Laurier later made history as the first prime minister to throw a ceremonial first pitch. Travelling to Red Deer, Alberta, as part of a pre-election tour of the west, Sir Wilfrid was invited to toss the ball before a game between Red Deer and Alix on August 12, 1910. “I thank God that I am in perfect health,” he said from the mound. “I don’t know that I have ever felt better in my life.”9 He may have felt better blowing a heater past an unsuspecting batter the following summer. While touring Nova Scotia during the 1911 election campaign, Laurier arrived at Stellerton. Baseball clubs there were engaged in “a life and death struggle for the baseball championship of Pictou County”10 when Laurier and his finance minister William Fielding arrived at the diamond. The ballplayers urged Laurier to throw a pitch. “With a hearty laugh, the PM consented, thereby rendering eighteen men supremely happy.” 11 Laurier asked Fielding to be his catcher, and had a batter dig into the box. “Sir Wilfrid knew where to stand too, having pitched a ball at one of the games in the west on his trip out there. Laurier didn’t wind up and his pitch looked curiously easy. Even still, the batter missed it by five feet.”12 Thus Wilfrid Laurier retired from organized baseball with his balls to strikes percentage sitting firmly at 100% strikes.

Prime Minister Robert Borden, elected in 1911, watched Canadian soldiers play baseball in France during the First World War. When he witnessed the Canadian Corps championship in a specially constructed stadium packed with 70,000 army enthusiasts, he told the Toronto Globe that it was “the greatest day of his life.”13 Back home, he and Laurier put aside their political differences when they sat together on Parliament Hill and watched the annual Parliamentary Press Gallery vs. Members of Parliament softball game. Author Allan Levine explained that, “after only three innings the journalists were losing 33 to 7 and the game was called for cocktails.”14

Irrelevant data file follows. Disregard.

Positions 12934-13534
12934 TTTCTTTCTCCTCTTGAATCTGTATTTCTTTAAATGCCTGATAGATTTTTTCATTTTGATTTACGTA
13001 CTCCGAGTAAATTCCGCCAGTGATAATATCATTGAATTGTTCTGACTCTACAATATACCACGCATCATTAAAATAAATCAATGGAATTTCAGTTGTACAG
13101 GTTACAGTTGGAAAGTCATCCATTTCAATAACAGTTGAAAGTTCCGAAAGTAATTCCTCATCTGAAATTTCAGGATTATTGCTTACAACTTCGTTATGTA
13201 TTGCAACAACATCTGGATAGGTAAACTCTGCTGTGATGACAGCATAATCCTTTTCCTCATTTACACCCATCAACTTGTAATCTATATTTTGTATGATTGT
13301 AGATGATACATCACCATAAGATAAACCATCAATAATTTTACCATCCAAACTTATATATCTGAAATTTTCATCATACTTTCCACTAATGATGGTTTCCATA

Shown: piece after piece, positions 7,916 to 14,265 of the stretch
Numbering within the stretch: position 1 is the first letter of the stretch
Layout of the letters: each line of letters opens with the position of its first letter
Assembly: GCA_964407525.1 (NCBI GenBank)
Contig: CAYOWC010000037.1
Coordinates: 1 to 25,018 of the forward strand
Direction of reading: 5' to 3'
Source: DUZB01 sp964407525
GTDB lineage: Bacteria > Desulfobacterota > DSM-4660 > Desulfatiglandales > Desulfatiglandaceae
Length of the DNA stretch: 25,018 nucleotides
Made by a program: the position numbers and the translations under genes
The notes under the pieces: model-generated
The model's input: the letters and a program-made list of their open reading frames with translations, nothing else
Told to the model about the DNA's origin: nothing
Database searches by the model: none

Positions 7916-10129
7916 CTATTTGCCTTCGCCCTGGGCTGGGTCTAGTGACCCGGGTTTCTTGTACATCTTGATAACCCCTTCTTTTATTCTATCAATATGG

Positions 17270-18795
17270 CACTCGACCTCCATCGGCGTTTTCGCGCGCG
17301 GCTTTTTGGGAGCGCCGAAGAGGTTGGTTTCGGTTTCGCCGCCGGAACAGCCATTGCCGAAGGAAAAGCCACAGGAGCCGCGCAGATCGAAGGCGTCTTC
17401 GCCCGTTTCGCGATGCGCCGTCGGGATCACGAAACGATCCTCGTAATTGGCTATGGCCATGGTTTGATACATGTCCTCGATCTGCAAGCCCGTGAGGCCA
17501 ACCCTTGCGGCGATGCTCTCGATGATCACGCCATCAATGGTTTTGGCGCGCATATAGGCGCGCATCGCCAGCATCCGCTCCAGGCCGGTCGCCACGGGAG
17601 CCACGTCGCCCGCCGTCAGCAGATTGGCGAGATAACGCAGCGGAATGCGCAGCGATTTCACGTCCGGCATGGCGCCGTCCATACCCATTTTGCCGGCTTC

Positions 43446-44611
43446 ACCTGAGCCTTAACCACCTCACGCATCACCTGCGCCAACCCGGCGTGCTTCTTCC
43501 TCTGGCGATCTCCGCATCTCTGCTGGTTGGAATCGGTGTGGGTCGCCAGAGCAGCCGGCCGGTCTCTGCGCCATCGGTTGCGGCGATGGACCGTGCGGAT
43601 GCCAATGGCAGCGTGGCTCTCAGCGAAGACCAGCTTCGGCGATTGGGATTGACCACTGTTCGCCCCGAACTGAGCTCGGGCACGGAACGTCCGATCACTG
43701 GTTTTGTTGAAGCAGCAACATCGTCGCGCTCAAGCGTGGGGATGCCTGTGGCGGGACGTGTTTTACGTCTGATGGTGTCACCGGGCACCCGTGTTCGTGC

William Lyon Mackenzie King, prime minister for more than two decades, often used baseball as a drawing card for his political rallies and picnics.15 In 1925, nearing the end of his first term, he spoke at a “mammoth picnic” between games of baseball being played at Richmond Hill, Ontario. He even used the opportunity to announce the date of the next federal election.16 In 1926, amid rumors of a Canadian entry into the senior circuit (just 43 years premature), Prime Minister King was invited to address the National League Golden Jubilee Dinner.

One year after he took office, Prime Minister John Diefenbaker took part in the 1958 Parliamentary Security Service vs. Members of Parliament game on The Hill. The Chief played catcher while Governor General Roland Michener pitched. The executive battery prepared for the debut of a fearsome batter from Toronto, the Leader of the Opposition, Lester Pearson. Pearson was a ringer, having played semi-pro baseball in Guelph before moving on to more mundane pursuits such as winning the Nobel Peace Prize. His Excellency tossed a ball so far outside the strike zone that Diefenbaker could not corral it. But Pearson swung like a screen door and missed by a country kilometre. Dief howled with laughter, while Lester B demanded the Vice Regal throw him another, more hittable, pitch. Michener obliged and Pearson smacked the ball well out into the Parliamentary lawn. The game itself, won 13-5 by the M.P.’s, was more of a farcical than hard-fought affair. The Ottawa Citizen described the scene thus: “the security staffers, most viewers agreed, had six men on the bases when M.P. Warner Jorgenson caught an infield fly while resting flat on his back. The six or so runners scampered in all directions, the M.P.’s peppered the ball from base to base to base and umpire M.P. Murdo Martin shut his eyes in horror. There were cries of ‘Order, Mr. Speaker!’ and several requests for a new federal election.”17